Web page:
Greece capital Athens hit by 6.2 magnitude quake felt 350 miles away

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Greece has been struck by a monster 6.2 magnitude earthquake.

Tremors were felt across the country as it rocked its capital at 10.16am local time (9.16am UK time) on Thursday.

The European-Mediterranean Seismological Centre (EMSC) said it was 1km deep and struck the region between Lárisa and Týrnavos.

It was felt 350 miles away in the capital Athens.

The EMSC said the quake reached a magnitude of 6.2 amid rising fears it will spark a stronger earthquake.

One person wrote on Twitter: "A very big earthquake up to here in Athens we moved."

@AlertChannel tweeted: "The strong #earthquake in. #Greece was felt from the north of the country's second largest city to the south in Athens. Strong aftershocks or a major quake to come are expected"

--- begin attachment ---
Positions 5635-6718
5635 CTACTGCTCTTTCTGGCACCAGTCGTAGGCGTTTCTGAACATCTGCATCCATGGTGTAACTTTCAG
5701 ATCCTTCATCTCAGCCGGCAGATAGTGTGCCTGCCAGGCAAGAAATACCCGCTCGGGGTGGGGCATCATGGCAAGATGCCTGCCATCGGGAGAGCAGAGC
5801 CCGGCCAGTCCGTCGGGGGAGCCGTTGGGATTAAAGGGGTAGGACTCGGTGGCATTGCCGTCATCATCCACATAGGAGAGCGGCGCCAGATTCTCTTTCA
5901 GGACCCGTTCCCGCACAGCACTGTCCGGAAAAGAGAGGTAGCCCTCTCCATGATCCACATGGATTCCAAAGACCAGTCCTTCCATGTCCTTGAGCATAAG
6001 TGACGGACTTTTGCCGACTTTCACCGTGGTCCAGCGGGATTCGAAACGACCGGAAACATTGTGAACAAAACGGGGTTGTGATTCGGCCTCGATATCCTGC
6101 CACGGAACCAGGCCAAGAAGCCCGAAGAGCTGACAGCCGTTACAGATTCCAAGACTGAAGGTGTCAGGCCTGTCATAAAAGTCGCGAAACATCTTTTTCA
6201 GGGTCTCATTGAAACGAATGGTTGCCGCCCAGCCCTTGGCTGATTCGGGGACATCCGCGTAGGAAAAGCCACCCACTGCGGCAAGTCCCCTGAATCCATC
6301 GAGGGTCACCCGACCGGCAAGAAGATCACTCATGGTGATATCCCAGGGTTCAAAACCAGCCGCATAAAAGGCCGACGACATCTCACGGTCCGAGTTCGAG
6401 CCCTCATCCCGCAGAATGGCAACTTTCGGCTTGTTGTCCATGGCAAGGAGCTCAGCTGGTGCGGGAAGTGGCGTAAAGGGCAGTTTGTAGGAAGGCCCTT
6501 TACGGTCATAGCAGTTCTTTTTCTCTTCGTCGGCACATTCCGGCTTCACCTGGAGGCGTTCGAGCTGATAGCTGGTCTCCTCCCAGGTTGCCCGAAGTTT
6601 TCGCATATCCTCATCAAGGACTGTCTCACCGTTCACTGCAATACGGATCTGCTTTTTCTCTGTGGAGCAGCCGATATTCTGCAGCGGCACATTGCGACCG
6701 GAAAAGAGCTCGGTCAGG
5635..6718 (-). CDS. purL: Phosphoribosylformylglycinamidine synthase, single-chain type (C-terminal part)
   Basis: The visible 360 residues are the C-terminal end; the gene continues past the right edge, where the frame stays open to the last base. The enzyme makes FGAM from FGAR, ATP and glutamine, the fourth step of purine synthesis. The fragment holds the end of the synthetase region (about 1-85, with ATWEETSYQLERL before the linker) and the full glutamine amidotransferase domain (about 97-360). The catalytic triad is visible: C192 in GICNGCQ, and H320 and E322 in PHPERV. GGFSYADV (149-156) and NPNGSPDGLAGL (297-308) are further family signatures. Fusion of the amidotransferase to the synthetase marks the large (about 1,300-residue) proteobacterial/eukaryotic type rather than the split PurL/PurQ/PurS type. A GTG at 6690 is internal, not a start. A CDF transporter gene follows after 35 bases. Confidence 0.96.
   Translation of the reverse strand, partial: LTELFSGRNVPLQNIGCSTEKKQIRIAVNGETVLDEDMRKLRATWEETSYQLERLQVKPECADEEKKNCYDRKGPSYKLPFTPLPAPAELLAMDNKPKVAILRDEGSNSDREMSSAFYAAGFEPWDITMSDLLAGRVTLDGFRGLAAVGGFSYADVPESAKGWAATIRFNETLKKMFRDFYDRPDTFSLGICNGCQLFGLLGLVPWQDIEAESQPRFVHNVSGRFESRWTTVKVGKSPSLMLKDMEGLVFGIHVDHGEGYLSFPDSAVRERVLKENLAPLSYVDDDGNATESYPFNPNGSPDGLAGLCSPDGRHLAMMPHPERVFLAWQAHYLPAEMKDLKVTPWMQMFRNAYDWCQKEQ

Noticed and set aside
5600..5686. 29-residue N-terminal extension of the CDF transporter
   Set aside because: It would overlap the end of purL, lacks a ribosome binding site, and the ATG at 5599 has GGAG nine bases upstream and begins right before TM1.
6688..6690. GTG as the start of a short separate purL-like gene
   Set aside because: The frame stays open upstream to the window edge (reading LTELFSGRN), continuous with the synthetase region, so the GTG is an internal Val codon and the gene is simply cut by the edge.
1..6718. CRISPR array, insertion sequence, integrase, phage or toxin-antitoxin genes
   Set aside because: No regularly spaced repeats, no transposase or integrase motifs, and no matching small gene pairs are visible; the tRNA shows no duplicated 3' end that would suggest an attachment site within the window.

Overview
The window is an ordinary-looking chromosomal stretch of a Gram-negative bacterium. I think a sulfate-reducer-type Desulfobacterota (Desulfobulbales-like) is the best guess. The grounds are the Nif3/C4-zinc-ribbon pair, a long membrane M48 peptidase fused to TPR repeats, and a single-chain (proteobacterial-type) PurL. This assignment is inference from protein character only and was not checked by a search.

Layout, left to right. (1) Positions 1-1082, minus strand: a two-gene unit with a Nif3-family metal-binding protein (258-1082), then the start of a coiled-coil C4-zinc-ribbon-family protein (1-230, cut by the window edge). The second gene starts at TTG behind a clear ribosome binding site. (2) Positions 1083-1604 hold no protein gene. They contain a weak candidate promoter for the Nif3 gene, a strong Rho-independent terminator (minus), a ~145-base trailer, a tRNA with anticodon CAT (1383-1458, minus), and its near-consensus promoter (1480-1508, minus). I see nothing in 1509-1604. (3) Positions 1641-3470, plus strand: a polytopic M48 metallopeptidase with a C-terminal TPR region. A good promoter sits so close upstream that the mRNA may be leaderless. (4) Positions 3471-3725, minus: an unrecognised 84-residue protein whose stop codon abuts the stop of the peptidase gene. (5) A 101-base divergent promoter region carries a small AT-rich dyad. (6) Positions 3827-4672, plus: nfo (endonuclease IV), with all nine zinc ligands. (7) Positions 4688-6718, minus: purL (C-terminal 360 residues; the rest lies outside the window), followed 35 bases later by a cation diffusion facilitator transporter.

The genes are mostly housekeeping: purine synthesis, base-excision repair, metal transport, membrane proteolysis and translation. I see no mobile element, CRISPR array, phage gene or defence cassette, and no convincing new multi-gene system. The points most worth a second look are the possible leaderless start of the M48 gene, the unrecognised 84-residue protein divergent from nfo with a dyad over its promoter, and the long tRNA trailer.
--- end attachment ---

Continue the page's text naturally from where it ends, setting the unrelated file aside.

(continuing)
Imperial College London seismologist Dr Stephen Hicks added on Twitter: "Magnitude 6-ish earthquake in north-central Greece a short time ago. The preliminary epicentre is approximately 25 km northwest of Larissa, Greece's 5th most populous city. Quite a shallow depth so strong shaking can be expected. Magnitude estimates still variable, hence "6-ish".

"The epicentre & mechanism of the M6.3 earthquake seems to correspond with quite a few mapped faults in the region, including the WNW-ESE striking Tryvanos fault, which was assigned a maximum magnitude of M6.3 based on palaeoseismology."

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